The usage of like in sql statements is explained in detail
- 2020-05-27 07:24:42
In the structured query language SQL, the LIKE statement plays a crucial role.
The syntax format of LIKE statement is: select * from table name where field name like corresponding value (substring), which is mainly for character field, its function is to retrieve the containing corresponding substring in the column of 1 character field.
Suppose there is a database with a table table1, and in table1 there are two fields, name and sex2, which are all character data. Now we will query the record beginning with "zhang" in the name field. The statement is as follows:
select * from table1 where name like "sheet *"
If you want to query a record ending in "zhang", the statement is as follows:
select * from table1 where name like "* sheet"
The wildcard character "*" is used here, so to speak, the like statement is inseparable from the wildcard. Let's take a closer look at wildcards 1.
Examples and representative values
c * c cc, cBc cbc, cabdfec, etc
It is the same as the wildcard in the DOS command and represents multiple characters.
%c% stands for agdcagd, etc
This method is used in many programs, primarily queries that contain substrings.
a [*] a * a a representative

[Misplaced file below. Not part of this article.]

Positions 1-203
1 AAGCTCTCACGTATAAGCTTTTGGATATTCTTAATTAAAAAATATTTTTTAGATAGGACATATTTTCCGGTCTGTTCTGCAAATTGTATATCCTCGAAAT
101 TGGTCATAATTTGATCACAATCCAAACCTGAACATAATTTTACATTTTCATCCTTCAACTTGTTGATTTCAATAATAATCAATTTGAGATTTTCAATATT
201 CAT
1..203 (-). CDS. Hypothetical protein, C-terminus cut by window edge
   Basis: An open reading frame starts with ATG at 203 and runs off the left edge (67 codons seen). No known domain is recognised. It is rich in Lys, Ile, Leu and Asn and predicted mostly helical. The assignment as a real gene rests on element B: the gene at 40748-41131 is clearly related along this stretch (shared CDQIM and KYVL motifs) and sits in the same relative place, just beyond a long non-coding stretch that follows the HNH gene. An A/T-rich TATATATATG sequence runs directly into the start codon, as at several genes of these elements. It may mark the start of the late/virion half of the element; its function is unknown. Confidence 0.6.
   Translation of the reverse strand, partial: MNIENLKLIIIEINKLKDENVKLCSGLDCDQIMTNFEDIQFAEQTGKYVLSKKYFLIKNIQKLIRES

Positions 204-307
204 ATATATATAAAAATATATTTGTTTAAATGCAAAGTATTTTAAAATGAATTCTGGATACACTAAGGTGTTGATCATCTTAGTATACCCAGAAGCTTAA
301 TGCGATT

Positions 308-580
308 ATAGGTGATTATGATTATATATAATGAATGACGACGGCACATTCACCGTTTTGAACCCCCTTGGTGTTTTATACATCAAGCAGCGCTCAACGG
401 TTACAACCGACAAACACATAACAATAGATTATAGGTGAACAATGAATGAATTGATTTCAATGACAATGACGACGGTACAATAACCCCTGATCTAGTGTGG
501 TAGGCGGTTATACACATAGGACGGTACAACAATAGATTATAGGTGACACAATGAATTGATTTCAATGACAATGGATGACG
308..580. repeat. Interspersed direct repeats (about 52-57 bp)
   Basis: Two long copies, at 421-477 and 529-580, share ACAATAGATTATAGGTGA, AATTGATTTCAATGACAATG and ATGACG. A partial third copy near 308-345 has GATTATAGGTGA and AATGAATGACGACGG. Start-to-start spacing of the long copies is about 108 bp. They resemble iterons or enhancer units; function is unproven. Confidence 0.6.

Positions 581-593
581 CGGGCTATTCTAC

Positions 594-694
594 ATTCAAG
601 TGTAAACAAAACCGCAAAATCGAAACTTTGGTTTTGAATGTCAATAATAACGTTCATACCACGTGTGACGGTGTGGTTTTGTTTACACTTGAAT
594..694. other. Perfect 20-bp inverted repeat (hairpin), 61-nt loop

Instead of *
A single character
b? b stands for brb,bFb, etc
The same as the DOS command? A wildcard character that represents a single character
A single number
k # k k1k, k8k k0k
Roughly the same, except that the generation only represents a single number.
Range of characters
- [a-z] represents any one of the 26 letters from a to z, specifying any one of the range
Exclude the [! Character] [! a-z] for 9,0,%,*, etc. It only represents a single character
Figure out [! Digital] [! 0-9] represent A, b, C, d etc. Same as above
The combination type character [range type] character cc[! a-d]# represents the combination of ccF# and several other ways
Suppose table table1 has the following records:
Zhang Xiaoming male
Li Mingtian male
Lee a, having
The king of 55 male
Five male Wang Qing
Let's give an example to illustrate 1:
In example 1, the query name field contains the word "Ming".
select * from table1 where name like '% Ming %'
In example 2, the query name field begins with the word "li".
select * from table1 where name like 'lee *'
For example 3, query for the number in the name field.
select * from table1 where name like '%[0-9]%'
For example 4, look for fields with lowercase letters in name.
select * from table1 where name like '%[a-z]%'
For example 5, query for the name field that does not contain a number.
select * from table1 where name like '%[!0-9]%'
What values can be listed in the above example is obvious. But here, it is important to note the difference between the wildcard character "*" and "%".
Many people will ask, why do I use "%" instead of "*" for all characters in the above query?
Let's take a look at each of the following examples:
select * from table1 where name like * Ming *
select * from table1 where name like
As you can see, the first statement lists all the records, and the second one lists the records that have "Ming" in the name field,
Therefore, it is better to use "%" instead of "*" when making a query with a character field containing 1 substring. When using "*", it is only used at the beginning or at the end, and cannot be replaced by "*" at both ends.